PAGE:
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Biden, world leaders and veterans mark D-Day’s 80th anniversary in France

COLLEVILLE-SUR-MER, France — President Biden will join world leaders in Normandy on Thursday to commemorate the 80th anniversary of D-Day, a somber setting where he plans to draw a link between the historic fight to defeat the Nazis and the modern-day battles against authoritarianism.

While Biden’s speech Thursday will be directed at a global audience — including to more than two dozen heads of state and government who will be in attendance — it comes against the backdrop of a fierce domestic political battle between the president and his predecessor, Donald Trump, who addressed the same event five years ago.

During his speech on the 75th anniversary of D-Day, Trump hailed the veterans who stormed the beaches of Normandy in 1944 but did not offer similar praise for the global alliances that emerged out of World War II. While Biden is not likely to name Trump during his remarks, he plans to offer an unequivocal endorsement of the global order that the Republican front-runner has trashed, according to senior administration officials, some of whom spoke on the condition of anonymity to preview the president’s remarks.

Such a message is particularly relevant given the war in Ukraine, said national security adviser Jake Sullivan, who pointed out that the NATO alliance has expanded during Biden’s term.

“Today, in 2024, 80 years later, we see dictators once again attempting to challenge the order, attempting to march in Europe,” he told reporters Wednesday, adding that “freedom-loving nations need to rally to stand against that as we have.”

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The president, who arrived in Paris on Wednesday morning and spent the day behind closed doors, plans to start his visit to Normandy by greeting World War II veterans who participated in the D-Day landings, including some who are more than 100 years old.

He will then give remarks at the D-Day Anniversary Commemoration Ceremony, where he plans to compare World War II’s fight against tyranny to the modern-day effort to stop Russian President Vladimir Putin’s assault on Ukraine.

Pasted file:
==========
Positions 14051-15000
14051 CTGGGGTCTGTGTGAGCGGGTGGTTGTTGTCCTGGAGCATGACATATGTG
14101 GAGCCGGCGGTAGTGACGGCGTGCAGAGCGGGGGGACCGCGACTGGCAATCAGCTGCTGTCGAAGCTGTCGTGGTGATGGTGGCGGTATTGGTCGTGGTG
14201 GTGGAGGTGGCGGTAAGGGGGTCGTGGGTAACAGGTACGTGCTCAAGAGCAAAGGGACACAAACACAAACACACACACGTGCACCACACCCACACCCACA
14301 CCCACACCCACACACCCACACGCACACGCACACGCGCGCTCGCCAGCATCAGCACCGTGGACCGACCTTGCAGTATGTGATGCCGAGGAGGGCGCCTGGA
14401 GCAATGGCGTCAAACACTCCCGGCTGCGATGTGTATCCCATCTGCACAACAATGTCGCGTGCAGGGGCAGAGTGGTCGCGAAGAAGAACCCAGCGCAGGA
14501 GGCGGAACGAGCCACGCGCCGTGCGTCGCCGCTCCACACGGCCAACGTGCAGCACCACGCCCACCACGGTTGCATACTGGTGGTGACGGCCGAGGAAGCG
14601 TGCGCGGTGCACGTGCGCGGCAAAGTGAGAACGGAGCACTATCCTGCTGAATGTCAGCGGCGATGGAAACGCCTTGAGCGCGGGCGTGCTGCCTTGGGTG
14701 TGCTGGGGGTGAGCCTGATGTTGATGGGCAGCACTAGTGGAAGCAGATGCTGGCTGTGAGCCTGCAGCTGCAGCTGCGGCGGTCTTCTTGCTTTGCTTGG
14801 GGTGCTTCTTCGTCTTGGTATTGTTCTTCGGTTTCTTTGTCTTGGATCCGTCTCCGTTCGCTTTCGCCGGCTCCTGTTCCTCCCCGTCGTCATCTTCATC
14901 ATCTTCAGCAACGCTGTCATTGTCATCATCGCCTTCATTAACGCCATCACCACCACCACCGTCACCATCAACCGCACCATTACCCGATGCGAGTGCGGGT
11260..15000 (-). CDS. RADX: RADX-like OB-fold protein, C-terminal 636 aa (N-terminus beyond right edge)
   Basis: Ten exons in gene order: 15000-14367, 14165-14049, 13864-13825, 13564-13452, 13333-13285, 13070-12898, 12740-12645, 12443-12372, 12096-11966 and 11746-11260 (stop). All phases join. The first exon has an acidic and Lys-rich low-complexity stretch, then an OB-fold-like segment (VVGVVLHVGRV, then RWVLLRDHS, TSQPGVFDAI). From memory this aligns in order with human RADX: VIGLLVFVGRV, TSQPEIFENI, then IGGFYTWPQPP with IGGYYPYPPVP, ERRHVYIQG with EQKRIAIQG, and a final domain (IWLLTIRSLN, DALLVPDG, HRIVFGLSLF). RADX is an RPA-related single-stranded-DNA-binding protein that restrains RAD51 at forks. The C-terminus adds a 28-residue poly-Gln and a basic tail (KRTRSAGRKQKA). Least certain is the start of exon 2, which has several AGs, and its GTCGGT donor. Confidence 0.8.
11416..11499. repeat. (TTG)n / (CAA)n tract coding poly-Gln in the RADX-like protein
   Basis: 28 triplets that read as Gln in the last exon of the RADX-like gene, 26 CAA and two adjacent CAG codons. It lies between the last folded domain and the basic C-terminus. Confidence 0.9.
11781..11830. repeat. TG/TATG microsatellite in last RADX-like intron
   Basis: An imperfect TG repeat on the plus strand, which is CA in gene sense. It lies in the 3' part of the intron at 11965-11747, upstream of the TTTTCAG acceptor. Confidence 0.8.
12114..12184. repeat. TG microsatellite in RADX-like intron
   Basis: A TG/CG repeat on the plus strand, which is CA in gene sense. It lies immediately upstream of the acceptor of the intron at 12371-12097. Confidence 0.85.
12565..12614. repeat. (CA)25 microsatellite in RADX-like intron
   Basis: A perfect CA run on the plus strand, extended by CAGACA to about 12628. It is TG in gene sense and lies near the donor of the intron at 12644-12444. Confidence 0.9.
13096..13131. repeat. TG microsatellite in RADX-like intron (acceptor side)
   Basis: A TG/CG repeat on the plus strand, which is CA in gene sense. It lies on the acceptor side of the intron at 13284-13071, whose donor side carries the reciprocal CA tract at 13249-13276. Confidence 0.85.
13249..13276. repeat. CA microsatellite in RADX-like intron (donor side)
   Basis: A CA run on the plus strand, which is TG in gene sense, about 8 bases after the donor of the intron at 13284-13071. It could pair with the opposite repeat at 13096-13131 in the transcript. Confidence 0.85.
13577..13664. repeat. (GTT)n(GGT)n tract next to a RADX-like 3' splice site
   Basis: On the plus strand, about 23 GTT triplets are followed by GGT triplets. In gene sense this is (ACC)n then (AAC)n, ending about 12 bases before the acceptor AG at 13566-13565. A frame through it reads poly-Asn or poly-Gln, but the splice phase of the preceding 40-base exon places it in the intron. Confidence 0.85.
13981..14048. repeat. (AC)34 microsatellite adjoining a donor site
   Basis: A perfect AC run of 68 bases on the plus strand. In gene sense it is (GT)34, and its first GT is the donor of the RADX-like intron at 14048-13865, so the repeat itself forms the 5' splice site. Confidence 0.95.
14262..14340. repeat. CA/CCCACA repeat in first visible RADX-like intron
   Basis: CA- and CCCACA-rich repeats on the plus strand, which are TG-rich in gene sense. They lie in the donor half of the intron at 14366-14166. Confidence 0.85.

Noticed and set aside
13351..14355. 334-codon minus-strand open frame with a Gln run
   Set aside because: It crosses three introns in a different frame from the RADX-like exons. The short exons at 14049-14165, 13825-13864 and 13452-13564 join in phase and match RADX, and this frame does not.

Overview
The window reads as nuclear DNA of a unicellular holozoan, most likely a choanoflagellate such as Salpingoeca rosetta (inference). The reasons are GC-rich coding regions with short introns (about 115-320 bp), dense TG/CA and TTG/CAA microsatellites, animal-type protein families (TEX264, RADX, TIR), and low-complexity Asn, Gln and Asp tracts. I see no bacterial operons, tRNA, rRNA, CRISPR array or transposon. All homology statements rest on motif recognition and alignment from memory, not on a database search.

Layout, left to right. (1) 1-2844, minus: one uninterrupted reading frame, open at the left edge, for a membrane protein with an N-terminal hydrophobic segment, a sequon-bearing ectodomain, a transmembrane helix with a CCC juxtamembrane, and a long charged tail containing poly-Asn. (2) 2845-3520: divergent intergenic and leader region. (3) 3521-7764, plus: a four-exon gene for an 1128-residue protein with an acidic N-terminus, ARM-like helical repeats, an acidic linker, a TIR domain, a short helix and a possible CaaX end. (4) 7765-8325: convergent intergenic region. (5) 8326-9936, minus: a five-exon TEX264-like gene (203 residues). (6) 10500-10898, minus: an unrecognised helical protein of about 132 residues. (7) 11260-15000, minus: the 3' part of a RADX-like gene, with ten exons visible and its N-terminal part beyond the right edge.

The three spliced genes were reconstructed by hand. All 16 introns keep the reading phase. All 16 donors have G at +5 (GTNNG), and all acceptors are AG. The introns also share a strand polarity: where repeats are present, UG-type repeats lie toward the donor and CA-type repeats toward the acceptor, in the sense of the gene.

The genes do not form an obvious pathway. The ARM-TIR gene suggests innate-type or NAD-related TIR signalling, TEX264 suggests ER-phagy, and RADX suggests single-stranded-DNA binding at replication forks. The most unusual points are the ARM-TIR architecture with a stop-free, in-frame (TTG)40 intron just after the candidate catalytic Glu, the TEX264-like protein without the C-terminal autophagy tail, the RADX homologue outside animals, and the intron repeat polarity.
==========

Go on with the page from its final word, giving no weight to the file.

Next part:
Later Thursday, Biden will join first lady Jill Biden for a wreath-laying at the Normandy American Cemetery. Finally, the Bidens will attend the International Ceremony at Omaha Beach, where several top dignitaries — including French President Emmanuel Macron — are also expected to pay tribute to the troops who helped carry out the largest naval, air and land assault ever. Despite high casualties, the operation helped establish the U.S. military as the world’s premier fighting force and deepened global alliances that have endured for eight decades.

The celebration of that military triumph comes against the backdrop of the plodding war in Ukraine, where Russia has been making gains in recent months after more than two years of fighting. The war’s heavy cost has put pressure on politicians in the United States and Europe and at times strained relations between Washington and its European counterparts.

Ukrainian President Volodymyr Zelensky is expected to attend the events in Normandy, which will give him an opportunity to make his case for additional military support for Kyiv ahead of next week’s Group of Seven summit in Italy.

Biden has pointed to his administration’s record of building alliances amid the war in Ukraine as a top selling point for his reelection as he seeks to draw a sharp contrast with Trump. In an interview with Time magazine, Biden said Trump “wanted to just abandon” U.S. alliances and suggested the former president would ultimately pull the country out of NATO if he returns to the White House.

“The decisions we make in the last couple of years, in the next four years, are going to determine the future of Europe for a long time to come,” Biden said in the May 28 interview. “And so that’s why we cannot let NATO fail, we have to build that both politically and economically.”

Biden plans to return to Normandy on Friday to give remarks directed at the American people. That speech, the White House said, will focus on “the importance of defending freedom and democracy.”

Olorunnipa reported from Paris.

This post appeared first on The Washington Post

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